On one occasion, Seth assaulted Erin in the children’s presence and then drove off with all three children in the car. The police were called but no action was taken to return the children to Erin. As a consequence, Erin made an application to the Family Court for interim parenting orders. The first family report highlighted alienating and aligning behaviour by Seth in relation to the two older children and concluded that it was clear that Seth wanted Erin out of the children’s lives. The court ordered that the three children live with Erin and have contact with Seth three weekends in every four. Counselling was ordered for all three children; however Seth later withdrew the two older children from counselling accusing the counsellor of not doing what he expected of her.

    Seth subsequently breached the interim parenting orders. During this time, child safety initially removed the children from both parents and then, on application, delivered them to Seth’s family pending a further interim hearing in the Family Court. Further interim parenting orders were made requiring that the children live with Seth and allowing Erin to have weekly two-hour contact visits at a safe house and periodic phone calls. Erin found these visits totally humiliating as she felt she was watched and listened to. She believes this forced the older two children further away from her because, as teenagers, they hated the space.

    Erin was advised by her solicitor not to apply for a protection order as those proceedings may jeopardise or delay the proceedings in the Family court.

    It was another 12 months before the parenting matters came to a final hearing in the Family Court. The second family report confirmed the alienation tactics highlighted in the first report. The judge acknowledged this conclusion and indicated that it wasn’t appropriate for Seth to care for the youngest child for extended periods. There was however no broader recognition of Seth’s violence and abuse. The judge did not give any credit to the allegations regarding Erin’s mental ill health. Seth tried to accuse Erin of being an alcoholic.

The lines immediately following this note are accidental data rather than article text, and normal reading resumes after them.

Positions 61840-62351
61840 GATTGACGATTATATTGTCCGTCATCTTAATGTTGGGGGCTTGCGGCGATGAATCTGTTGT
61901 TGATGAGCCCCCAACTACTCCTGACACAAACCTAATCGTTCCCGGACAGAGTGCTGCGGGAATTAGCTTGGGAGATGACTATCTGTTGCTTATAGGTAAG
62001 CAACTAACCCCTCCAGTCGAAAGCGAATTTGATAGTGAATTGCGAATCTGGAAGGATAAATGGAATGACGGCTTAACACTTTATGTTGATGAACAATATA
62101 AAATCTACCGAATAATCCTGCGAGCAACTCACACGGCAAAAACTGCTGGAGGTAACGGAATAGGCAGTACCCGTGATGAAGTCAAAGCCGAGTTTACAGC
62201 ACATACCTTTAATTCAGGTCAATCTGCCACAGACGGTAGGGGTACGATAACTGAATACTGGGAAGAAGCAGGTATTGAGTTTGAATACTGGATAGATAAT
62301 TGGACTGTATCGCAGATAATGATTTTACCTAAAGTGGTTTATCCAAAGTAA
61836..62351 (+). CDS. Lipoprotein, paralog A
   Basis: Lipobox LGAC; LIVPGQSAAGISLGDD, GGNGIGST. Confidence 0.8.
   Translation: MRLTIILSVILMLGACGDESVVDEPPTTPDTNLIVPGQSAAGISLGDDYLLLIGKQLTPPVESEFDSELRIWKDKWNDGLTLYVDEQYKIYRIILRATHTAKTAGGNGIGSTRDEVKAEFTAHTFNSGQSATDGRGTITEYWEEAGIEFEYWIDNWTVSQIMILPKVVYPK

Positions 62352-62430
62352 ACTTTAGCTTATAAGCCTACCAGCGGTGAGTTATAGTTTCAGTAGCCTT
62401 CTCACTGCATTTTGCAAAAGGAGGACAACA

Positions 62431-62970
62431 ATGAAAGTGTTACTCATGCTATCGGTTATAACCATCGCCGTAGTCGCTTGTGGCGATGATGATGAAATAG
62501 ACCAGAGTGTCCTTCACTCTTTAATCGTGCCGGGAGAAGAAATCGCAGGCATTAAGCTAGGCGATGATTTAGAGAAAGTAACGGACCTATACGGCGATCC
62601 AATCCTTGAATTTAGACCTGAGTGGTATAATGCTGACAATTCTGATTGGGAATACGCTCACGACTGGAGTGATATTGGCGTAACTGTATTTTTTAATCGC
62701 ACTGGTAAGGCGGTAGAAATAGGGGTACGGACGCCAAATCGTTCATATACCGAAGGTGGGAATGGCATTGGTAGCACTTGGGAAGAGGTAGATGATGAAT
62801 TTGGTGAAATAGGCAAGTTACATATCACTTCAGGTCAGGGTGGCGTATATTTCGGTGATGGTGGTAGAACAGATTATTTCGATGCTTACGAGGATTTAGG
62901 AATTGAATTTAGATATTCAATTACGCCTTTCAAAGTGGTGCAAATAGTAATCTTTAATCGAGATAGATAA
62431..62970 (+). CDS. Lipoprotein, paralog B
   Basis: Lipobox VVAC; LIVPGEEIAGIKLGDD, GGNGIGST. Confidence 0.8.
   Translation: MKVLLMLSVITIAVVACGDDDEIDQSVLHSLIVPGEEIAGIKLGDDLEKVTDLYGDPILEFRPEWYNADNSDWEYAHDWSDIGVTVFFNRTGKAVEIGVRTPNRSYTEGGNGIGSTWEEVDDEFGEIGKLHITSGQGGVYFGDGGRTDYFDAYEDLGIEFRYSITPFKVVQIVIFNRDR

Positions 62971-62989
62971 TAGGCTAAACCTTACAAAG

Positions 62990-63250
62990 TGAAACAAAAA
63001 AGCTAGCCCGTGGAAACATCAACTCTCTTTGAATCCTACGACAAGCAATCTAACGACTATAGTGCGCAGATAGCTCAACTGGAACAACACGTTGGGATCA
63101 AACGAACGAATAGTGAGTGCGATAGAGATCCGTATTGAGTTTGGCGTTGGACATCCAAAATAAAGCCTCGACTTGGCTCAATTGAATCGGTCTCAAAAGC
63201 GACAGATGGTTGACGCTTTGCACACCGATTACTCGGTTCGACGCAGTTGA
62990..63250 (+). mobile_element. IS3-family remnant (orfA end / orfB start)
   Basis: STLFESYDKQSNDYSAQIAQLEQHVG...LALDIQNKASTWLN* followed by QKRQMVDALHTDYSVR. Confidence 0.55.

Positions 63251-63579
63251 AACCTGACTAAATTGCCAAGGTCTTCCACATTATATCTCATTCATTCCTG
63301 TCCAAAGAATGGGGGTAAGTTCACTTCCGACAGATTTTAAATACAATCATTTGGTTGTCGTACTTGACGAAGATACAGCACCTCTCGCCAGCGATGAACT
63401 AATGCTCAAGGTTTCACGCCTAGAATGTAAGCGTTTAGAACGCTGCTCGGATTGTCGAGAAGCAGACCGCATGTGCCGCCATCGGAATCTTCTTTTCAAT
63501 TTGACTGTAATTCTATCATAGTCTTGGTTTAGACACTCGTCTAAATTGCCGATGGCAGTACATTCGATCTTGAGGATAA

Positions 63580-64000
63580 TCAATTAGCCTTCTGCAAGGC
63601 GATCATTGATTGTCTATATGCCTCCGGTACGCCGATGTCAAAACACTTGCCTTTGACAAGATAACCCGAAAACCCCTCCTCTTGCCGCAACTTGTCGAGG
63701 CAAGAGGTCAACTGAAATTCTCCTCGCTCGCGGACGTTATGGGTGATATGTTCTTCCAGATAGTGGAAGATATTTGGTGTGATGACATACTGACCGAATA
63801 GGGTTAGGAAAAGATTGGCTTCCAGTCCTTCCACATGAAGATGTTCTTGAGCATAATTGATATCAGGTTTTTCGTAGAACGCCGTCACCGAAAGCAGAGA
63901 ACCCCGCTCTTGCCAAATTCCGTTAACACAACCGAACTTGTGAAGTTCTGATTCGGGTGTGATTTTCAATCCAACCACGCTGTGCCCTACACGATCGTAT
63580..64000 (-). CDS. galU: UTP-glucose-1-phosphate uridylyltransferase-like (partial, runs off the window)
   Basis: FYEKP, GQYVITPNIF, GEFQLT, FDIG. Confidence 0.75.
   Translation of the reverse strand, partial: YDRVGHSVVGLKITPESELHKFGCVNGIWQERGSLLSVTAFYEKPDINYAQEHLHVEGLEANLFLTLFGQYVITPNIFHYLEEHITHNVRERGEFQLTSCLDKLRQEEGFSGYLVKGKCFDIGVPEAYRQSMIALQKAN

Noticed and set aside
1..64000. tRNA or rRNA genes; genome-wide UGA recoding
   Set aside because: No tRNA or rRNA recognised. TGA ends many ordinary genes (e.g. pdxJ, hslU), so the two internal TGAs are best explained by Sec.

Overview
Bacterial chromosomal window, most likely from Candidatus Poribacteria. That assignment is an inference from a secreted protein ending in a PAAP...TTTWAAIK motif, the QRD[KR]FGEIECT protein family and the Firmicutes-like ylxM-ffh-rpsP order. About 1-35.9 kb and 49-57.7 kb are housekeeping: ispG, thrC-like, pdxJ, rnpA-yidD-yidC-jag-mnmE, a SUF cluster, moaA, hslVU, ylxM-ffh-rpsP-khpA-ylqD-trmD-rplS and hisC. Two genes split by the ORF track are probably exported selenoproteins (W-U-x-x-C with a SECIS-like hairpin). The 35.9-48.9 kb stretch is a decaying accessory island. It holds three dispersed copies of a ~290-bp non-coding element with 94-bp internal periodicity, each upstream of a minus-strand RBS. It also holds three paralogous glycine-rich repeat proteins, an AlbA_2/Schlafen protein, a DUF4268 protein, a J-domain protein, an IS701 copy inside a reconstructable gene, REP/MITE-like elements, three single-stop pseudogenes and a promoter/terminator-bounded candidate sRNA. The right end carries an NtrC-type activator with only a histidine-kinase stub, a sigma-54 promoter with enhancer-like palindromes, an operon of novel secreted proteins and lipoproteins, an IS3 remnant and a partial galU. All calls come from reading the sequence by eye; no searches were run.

The family report writer was the only witness in the proceedings. The court ordered that the two older children live with Seth and be free to visit Erin as they wish, and that the youngest child return to live with Erin, with fortnightly weekend contact with Seth. Erin believes that the 12 month delay gave Seth the opportunity to cause a great deal of psychological harm to the two older children in continuing his alienating tactics. Whilst an Independent Children’s Lawyer was appointed, Erin observed that the ICL met with the children only once and otherwise performed no obviously useful function; she found that she had to insist that the ICL explain the orders to the two older children as she was very concerned that they believed the court had ordered that they not have contact with her.

    These parenting arrangements have continued now for 10 months. Child safety found that Seth’s allegations against Erin regarding her mental ill health and unfitness to care for the children were unsubstantiated. Still, Erin has no meaningful contact with her two older children. There are the occasional texts and phone calls, but they are commonly abusive towards Erin; periodically, they involve coaxing their younger sibling into disclosing information about or making demands of their mother. Changeover for the youngest child typically occurs at a service station midway between the parents’ houses. Seth uses these opportunities to put down Erin, and when the two older children accompany him, they remain in the car and turn their backs to her.